Westchester residents weigh in on state's plan for Hurricane Ida recovery funds

The New York Governor's Office of Storm Recovery held its first public hearing on the proposed Hurricane Ida Recovery Action Plan on Thursday at New Rochelle City Hall.

Jonathan Gordon

Sep 8, 2022, 11:32 PM

Updated 618 days ago


The New York Governor's Office of Storm Recovery held its first public hearing on the proposed Hurricane Ida Recovery Action Plan on Thursday at New Rochelle City Hall.
The community comment period comes a little more than a year after the storm devastated the area by causing more than $7 billion in damages, destroying 11,000 homes and killing 17 New Yorkers.
The proposed plan splits more than $40 million dollars in federal funding between initiatives to help residents adapt to the effects of climate change while prioritizing historically underserved communities.
Westchester County is expected to receive 80% of the funds with the rest split between Dutchess, Orange, Rockland, and Long Island.
The state estimates there is $70 million in unmet needs across the state, mostly from housing damages, which is more than the federal funds available.


- Renters Resilient Housing Incentive
- Ida Housing Recovery and Reimbursement
- Affordable Housing Resiliency Initiative
- Resilient Investments through Support and Capital


The state is proposing to set aside $19,000,000 or almost half of the federal Community Development Block Grant-Disaster Recovery funds for the renters resilient housing initiative.
This program encourages renters to relocate from storm-damaged units while remaining within their existing communities by providing assistance with increased monthly housing costs and other relocation expenses.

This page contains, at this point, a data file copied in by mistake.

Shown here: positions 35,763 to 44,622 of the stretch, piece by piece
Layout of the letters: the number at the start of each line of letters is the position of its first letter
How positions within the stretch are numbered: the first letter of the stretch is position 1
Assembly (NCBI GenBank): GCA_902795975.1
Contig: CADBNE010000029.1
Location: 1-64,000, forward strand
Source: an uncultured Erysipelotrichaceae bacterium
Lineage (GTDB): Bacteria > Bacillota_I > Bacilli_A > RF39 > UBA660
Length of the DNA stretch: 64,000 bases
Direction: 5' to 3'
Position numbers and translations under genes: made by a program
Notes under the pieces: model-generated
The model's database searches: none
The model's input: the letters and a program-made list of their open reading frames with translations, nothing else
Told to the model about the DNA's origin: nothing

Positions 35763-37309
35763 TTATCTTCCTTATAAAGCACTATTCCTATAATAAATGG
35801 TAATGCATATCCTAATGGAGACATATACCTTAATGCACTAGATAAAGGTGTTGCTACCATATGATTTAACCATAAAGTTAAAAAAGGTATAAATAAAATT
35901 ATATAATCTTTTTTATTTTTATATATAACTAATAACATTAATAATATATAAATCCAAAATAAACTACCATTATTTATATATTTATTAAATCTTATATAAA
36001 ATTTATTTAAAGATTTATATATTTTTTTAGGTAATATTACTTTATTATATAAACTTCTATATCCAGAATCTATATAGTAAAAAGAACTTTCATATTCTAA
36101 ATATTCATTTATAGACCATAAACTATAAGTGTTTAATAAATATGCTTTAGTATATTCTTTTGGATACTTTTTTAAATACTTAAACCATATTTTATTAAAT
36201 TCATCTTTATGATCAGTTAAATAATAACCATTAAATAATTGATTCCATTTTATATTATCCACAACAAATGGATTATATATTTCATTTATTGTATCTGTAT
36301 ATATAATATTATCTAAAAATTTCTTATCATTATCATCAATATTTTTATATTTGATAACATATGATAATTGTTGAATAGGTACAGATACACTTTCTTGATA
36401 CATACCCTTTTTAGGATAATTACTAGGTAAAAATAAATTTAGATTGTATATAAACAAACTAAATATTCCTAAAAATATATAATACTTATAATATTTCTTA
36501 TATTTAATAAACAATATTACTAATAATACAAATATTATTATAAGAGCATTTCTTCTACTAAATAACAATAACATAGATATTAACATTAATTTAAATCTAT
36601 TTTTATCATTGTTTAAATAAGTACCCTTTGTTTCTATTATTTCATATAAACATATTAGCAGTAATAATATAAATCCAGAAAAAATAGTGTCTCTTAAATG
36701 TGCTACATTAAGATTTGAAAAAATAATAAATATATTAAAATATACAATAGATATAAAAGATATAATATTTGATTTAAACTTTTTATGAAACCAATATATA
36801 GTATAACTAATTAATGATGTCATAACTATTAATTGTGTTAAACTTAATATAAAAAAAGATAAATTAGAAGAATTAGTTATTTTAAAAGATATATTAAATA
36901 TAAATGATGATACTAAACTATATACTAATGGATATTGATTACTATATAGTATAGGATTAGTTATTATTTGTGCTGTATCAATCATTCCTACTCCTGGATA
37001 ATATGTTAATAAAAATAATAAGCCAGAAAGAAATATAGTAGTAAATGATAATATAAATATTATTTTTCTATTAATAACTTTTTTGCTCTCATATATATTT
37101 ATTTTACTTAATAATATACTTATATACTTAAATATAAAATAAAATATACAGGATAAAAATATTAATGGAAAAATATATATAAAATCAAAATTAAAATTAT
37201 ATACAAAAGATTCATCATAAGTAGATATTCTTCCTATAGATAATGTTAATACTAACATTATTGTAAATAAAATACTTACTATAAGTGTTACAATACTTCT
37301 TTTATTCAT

Renters in disaster-declared counties whose income is 80% or less than the area median income and who relocated for more than 12 months/want to relocate because of Ida are eligible.
Landlords who own one to four-unit rental properties and commit to reserving three-quarters of the units for low or moderate-income tenants for two years following a project's completion are as well.


This program makes up the second largest investment of just over $8 million.
It would provide assistance to help complete repairs to storm-impacted homes and provide in-home measures to improve flood resiliency including elevating mechanicals, electrical and plumbing mitigation, flood vents, and backflow valves.


The state is proposing to set aside eight million dollars for this program, which provides funds to improve flood storm-damage resiliency to multi-family affordable or public housing development projects. Eligible projects include floodproofing buildings, emergency generators, water retention systems, and site drainage improvements.


That last part of the proposal would include $4 million for local governments, public entities, and nonprofit organizations to help fully leverage other funding sources to finish resilient upgrades to infrastructure.
The public comment period continues until September 28 and a virtual public hearing will be held on Sept. 13.
The state expects the United States Department of Housing and Urban Development to approve the plan by November 28, 2022, and for applications to open next spring.

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